Carers' experiences of dysphagia in people treated for head and neck cancer: a qualitative study

Nund, Rebecca L., Ward, Elizabeth C., Scarinci, Nerina A., Cartmill, Bena, Kuipers, Pim and Porceddu, Sandro V. (2014) Carers' experiences of dysphagia in people treated for head and neck cancer: a qualitative study. Dysphagia, Online First 4: 1-9. doi:10.1007/s00455-014-9527-8

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Author Nund, Rebecca L.
Ward, Elizabeth C.
Scarinci, Nerina A.
Cartmill, Bena
Kuipers, Pim
Porceddu, Sandro V.
Title Carers' experiences of dysphagia in people treated for head and neck cancer: a qualitative study
Journal name Dysphagia   Check publisher's open access policy
ISSN 0179-051X
1432-0460
Publication date 2014-08-01
Year available 2014
Sub-type Article (original research)
DOI 10.1007/s00455-014-9527-8
Volume Online First
Issue 4
Start page 1
End page 9
Total pages 9
Place of publication New York, NY, United States
Publisher Springer New York
Language eng
Formatted abstract
The implication of dysphagia for people treated nonsurgically for head and neck cancer (HNC) and its detrimental effects on functioning and quality of life has been well documented. To date, however, there has been a paucity of research on the effects of dysphagia following HNC on carers, independent of the consequences of a gastrostomy. The objective of this qualitative study was to report on the experiences of carers of people with dysphagia (non-gastrostomy dependent) following nonsurgical treatment for HNC and to identify the support needs of this group. A purposive, maximum-variation sampling technique was adopted to recruit 12 carers of people treated curatively for HNC since 2007. Each participated in an in-depth interview, detailing their experience of caring for someone with dysphagia and the associated impact on their life. Thematic analysis was adopted to search the transcripts for key phases and themes that emerged from the discussions. Analysis of the transcripts revealed four themes: (1) dysphagia disrupts daily life, (2) carers make adjustments to adapt to their partner’s dysphagia, (3) the disconnect between carers’ expectations and the reality of dysphagia, and (4) experiences of dysphagia-related services and informal supports. Carers generally felt ill-prepared for their role in dysphagia management. The qualitative methodology successfully described the impact of dysphagia on the everyday lives of carers, particularly in regard to meal preparation, social events, and family lifestyle. Clinicians should provide adequate and timely training and support to carers and view carers as copartners in dysphagia management.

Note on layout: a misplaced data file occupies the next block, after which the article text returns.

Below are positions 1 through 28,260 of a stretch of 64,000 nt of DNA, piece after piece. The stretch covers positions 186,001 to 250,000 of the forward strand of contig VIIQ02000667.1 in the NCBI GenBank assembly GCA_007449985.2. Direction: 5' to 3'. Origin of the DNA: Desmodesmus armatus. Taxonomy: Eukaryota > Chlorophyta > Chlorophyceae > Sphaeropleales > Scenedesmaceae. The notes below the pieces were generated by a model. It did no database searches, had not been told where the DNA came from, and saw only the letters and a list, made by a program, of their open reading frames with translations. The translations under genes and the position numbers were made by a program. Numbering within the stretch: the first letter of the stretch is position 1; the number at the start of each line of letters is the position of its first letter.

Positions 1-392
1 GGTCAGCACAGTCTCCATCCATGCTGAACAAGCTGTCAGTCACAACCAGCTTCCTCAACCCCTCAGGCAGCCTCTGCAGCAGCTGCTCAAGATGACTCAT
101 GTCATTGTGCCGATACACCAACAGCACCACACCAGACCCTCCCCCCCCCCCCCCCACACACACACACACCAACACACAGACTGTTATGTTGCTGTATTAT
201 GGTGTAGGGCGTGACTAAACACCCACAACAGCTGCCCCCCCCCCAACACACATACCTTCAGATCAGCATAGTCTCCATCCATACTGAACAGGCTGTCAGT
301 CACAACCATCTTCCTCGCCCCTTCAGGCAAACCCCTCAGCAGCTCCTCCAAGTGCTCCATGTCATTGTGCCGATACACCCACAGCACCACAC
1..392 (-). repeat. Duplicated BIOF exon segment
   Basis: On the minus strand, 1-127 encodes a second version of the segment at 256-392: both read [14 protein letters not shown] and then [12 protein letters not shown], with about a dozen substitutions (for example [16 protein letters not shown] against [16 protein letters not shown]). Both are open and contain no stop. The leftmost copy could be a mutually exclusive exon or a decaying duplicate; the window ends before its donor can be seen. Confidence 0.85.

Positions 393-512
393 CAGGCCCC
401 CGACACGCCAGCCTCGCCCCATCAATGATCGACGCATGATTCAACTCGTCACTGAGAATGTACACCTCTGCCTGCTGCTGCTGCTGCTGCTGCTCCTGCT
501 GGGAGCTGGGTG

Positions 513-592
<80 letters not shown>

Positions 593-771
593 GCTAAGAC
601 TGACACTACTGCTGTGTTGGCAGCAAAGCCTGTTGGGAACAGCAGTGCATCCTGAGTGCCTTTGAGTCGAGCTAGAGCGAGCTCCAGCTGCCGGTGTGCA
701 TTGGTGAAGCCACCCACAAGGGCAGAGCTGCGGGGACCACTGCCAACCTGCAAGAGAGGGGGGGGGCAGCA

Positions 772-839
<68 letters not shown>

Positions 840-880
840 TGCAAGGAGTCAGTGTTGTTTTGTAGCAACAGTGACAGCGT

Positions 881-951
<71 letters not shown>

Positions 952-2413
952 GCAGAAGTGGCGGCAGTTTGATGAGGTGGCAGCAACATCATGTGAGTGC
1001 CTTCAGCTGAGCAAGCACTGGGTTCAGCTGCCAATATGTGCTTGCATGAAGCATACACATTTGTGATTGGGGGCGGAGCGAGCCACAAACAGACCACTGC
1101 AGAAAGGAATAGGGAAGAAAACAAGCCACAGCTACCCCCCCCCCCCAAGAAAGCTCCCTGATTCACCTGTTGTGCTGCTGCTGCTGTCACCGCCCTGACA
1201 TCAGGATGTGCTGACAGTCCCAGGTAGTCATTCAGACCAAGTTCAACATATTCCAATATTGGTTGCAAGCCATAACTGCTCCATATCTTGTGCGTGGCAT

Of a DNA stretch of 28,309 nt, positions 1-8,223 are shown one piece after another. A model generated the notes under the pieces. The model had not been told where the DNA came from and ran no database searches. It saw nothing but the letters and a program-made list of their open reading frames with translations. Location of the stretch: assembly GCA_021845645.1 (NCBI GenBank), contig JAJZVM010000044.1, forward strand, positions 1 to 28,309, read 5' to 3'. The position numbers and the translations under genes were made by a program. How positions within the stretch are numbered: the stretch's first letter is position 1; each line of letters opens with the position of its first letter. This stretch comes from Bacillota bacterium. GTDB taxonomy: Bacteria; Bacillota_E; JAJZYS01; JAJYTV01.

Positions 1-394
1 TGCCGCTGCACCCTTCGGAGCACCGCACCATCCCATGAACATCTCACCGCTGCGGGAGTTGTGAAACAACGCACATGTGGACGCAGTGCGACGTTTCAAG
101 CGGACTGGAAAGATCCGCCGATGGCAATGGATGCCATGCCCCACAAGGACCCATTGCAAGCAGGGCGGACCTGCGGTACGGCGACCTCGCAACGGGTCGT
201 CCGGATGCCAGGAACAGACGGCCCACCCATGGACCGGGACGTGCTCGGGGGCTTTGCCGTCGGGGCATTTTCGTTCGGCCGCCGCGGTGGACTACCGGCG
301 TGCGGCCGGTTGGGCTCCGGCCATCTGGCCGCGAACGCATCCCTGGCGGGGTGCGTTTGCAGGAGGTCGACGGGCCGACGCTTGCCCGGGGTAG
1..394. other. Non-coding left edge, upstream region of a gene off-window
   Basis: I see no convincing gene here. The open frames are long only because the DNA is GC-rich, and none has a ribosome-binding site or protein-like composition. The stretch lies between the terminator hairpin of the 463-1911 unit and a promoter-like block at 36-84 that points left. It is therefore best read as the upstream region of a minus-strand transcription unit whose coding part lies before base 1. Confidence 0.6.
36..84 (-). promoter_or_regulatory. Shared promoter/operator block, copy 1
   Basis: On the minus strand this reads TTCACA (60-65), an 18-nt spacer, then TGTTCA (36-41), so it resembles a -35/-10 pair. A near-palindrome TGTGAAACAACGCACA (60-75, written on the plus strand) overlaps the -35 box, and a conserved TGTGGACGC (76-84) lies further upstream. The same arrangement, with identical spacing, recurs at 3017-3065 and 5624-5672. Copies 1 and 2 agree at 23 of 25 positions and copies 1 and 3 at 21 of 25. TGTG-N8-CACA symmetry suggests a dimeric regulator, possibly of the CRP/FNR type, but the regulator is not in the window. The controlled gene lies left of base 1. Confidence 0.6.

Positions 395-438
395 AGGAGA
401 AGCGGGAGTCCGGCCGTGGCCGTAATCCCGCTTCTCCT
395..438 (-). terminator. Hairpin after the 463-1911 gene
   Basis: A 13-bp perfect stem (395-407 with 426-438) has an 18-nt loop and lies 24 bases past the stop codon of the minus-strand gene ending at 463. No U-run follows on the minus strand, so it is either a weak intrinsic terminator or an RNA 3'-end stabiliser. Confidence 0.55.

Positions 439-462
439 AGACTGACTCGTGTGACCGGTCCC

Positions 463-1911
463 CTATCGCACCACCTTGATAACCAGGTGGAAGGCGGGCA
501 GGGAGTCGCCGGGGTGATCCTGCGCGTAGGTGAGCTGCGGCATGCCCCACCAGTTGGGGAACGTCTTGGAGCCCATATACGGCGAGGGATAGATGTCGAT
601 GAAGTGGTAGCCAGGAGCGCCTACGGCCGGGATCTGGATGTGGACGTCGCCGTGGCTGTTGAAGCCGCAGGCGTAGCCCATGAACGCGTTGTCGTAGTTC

Keyword Deglutition
Deglutition disorders
Head and neck cancer
Carers
Qualitative research
Q-Index Code C1
Q-Index Status Confirmed Code
Institutional Status UQ
Additional Notes Published online: 21 May 2014

Document type: Journal Article
Sub-type: Article (original research)
Collections: Official 2015 Collection
School of Health and Rehabilitation Sciences Publications
School of Medicine Publications
 
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Citation counts: TR Web of Science Citation Count  Cited 11 times in Thomson Reuters Web of Science Article | Citations
Scopus Citation Count Cited 12 times in Scopus Article | Citations
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Created: Mon, 26 May 2014, 07:50:53 EST by Dr Nerina Scarinci on behalf of Speech Pathology and Audiology